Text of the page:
The Virtues of Restraint159 views
Why the Use of Force Is Rarely a Sufficient Response to Terrorism – By Shivshankar Menon
After Hamas’s horrific terrorist attack on Israel on October 7, it seemed inevitable that Israel would retaliate in devastating fashion. The first, natural reaction to such an attack is revulsion, accompanied by a desire for revenge and exemplary punishment. Israeli Prime Minister Benjamin Netanyahu acted on that desire, vowing to “destroy” Hamas, bombarding the Gaza Strip, and launching a ground invasion of the territory—even though it remains unclear how, if at all, Israel can eliminate Hamas militarily or ideologically.
But choosing to meet violence with violence is a choice. In fact, not all victims of terrorism choose retaliation. On November 26, 2008, ten Pakistani terrorists stealthily landed by sea in Mumbai. The carnage they unleashed over the next two days in attacks on hotels, cafes, a major train station, and a community center killed at least 174 people and injured over 300. Indian authorities swiftly realized that the terrorists came from Pakistan and enjoyed the backing of the country’s security establishment. I served as foreign secretary in the Indian government at the time, and my first reaction was to press for strong retaliatory action against our neighbor for such a brazen attack.
But after deliberations in which it weighed the likely outcomes and broader effects of various courses of action, Prime Minister Manmohan Singh’s government ultimately opted not to undertake an overt military strike on terrorist camps in Pakistan. Instead, New Delhi responded to the terrorist atrocity in Mumbai through diplomatic and covert channels. In public, the country chose restraint, not revenge. That decision brought India international support, prevented a potentially catastrophic war, minimized civilian casualties, and arguably prevented more terrorism. At least so far, India has not experienced another Pakistani-backed attack with mass casualties on Indian soil.
India and Israel are, of course, two very different countries. And Pakistan and Gaza are not equivalent. Different contexts shape a state’s response to a terrorist attack. In different circumstances in 2016 and 2019, when faced with cross-border terrorist incidents, India chose to retaliate militarily against clearly defined targets in Pakistan. But the Indian experience is a powerful reminder of the limitations of dealing with terrorism as a purely military problem requiring a military response. As Israel levels parts of Gaza, sowing the seeds for future hatred, it is instructive to consider the benefits of not replying to terrorist violence with greater violence.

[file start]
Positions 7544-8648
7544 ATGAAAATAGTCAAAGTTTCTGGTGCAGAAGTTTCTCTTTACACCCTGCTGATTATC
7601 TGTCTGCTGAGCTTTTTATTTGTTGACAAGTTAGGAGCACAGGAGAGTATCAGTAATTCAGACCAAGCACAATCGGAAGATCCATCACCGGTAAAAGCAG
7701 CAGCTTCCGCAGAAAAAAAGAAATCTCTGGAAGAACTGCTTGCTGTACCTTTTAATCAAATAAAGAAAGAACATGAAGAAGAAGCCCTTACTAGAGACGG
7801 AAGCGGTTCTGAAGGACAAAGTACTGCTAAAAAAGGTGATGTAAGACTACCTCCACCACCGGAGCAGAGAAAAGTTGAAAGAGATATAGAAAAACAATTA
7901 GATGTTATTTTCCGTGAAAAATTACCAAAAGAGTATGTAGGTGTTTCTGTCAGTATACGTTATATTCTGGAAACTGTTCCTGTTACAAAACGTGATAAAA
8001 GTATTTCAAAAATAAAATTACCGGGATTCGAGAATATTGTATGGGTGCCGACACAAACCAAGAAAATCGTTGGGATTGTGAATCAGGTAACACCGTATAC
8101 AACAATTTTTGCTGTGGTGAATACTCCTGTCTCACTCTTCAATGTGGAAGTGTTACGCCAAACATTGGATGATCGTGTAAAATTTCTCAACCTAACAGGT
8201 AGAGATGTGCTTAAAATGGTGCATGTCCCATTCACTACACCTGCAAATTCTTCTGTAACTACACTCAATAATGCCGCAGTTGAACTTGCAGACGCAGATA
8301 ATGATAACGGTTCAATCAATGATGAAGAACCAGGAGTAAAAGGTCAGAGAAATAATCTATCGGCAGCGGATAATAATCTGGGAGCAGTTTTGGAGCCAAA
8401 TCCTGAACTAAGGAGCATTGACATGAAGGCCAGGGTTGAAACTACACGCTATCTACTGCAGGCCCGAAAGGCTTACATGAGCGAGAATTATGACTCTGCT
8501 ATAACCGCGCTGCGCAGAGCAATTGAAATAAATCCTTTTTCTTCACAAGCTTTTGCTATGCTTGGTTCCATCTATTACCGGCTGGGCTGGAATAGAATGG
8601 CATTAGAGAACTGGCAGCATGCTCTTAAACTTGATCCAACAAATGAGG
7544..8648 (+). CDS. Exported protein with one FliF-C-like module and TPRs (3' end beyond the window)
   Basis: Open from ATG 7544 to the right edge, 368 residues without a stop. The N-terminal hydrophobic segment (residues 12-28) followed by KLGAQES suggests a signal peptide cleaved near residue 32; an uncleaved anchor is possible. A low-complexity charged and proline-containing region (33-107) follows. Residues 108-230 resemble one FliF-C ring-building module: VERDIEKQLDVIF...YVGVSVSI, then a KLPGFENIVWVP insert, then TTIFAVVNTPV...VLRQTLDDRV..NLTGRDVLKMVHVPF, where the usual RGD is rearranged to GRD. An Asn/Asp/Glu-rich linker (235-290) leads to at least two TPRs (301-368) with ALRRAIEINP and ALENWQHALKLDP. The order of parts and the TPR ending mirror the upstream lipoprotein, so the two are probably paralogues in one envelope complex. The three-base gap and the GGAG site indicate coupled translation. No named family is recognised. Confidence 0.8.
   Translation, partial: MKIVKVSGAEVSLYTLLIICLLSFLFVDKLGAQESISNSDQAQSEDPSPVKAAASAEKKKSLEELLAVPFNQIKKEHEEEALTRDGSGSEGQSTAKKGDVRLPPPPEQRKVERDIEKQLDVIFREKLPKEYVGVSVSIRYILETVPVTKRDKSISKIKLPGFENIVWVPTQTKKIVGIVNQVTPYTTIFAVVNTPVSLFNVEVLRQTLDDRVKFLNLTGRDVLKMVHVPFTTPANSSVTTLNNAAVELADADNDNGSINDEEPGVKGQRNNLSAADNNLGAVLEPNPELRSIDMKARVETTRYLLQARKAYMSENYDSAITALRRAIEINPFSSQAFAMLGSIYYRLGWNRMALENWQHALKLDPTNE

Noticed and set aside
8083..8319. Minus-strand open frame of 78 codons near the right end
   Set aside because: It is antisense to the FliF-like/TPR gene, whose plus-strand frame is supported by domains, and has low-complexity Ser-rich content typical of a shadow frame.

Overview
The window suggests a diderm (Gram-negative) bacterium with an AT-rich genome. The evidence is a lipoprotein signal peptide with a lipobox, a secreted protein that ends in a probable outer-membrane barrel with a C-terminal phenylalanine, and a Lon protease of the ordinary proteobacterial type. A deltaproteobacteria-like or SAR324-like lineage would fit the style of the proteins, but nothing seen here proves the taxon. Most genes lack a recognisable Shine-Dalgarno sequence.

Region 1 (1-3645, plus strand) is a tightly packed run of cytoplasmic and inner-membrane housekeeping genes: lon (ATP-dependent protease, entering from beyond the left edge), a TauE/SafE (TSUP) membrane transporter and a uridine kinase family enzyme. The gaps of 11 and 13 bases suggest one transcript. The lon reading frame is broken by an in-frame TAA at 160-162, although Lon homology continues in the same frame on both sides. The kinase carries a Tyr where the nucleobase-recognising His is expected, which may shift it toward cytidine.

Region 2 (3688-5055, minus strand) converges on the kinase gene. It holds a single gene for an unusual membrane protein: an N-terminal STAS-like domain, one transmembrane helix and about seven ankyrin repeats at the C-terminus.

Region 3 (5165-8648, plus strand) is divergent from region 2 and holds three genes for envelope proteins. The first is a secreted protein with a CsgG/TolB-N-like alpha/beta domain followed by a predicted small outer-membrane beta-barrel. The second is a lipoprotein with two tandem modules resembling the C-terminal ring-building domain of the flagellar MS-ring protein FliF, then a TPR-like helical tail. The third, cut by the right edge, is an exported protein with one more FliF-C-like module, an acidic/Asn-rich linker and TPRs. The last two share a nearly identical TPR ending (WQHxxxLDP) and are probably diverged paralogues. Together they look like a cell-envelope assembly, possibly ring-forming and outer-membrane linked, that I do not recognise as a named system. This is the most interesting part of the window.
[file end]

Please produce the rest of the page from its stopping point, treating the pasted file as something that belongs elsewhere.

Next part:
THE ENRAGED SAMURAI
The mythographer Joseph Campbell retold a Japanese folktale that follows the quest of a samurai intent on avenging his slain master. After hunting down his master’s killer, the samurai was preparing to decapitate him when the assassin spat in his face. The samurai immediately sheathed his sword and walked away. His master had taught him never to act out of blind anger; retribution should be exacted from an objective, righteous distance. Campbell’s tale illuminates one possible response to terror: restraint.
After the terrorist attack on Mumbai in 2008, India reasoned that a military strike was unlikely to solve the problem of cross-border terrorism emanating from Pakistan; it would divert international sympathy from the Indian terror victims, suggesting that the affair was a quarrel between India and Pakistan in which both states were made equivalent. And it would give the terrorists and their sponsors precisely what they had hoped the attack would yield: an angry, divided India and possibly even a war.
Restraint appeared to be the least bad of India’s available choices. There were costs: many of the attack’s high-level sponsors in the Pakistan army and in the leadership of the anti-Indian militant group Lashkar-e-Taiba, which was responsible for the violence, escaped retribution. To be sure, India is not a pacifist power, and in other cases it has responded to terrorist violence with force. When terrorists sponsored by Pakistan attacked an Indian army camp at Uri in 2016 and a security convoy in 2019 at Lethpora, India chose to retaliate across the line militarily, hitting the terrorists’ launching pads and bases. Neither retaliatory action had a huge effect on suppressing cross-border terrorism or eliminating its instigators and leaders.
After the terrorist atrocity in Mumbai, India chose restraint—not revenge.
The goal of terrorist violence is often to throw a more powerful state off kilter and incite bloodshed. History offers cautionary examples of terrorists’ successfully baiting powerful countries into strategic blunders. The Austro-Hungarian reaction to the murder of Archduke Franz Ferdinand led to World War I and the end of the Habsburg empire. After the 9/11 attacks, the United States chose to wage an unwinnable global war on terror, invading and getting bogged down in Afghanistan and Iraq; one could argue that both countries and the wider region ended up in worse shape than they were to begin with. The war on terror birthed even more lethal terrorist groups, such as the Islamic State, and the high civilian death toll and the abuses committed by the U.S. military damaged the United States’ reputation.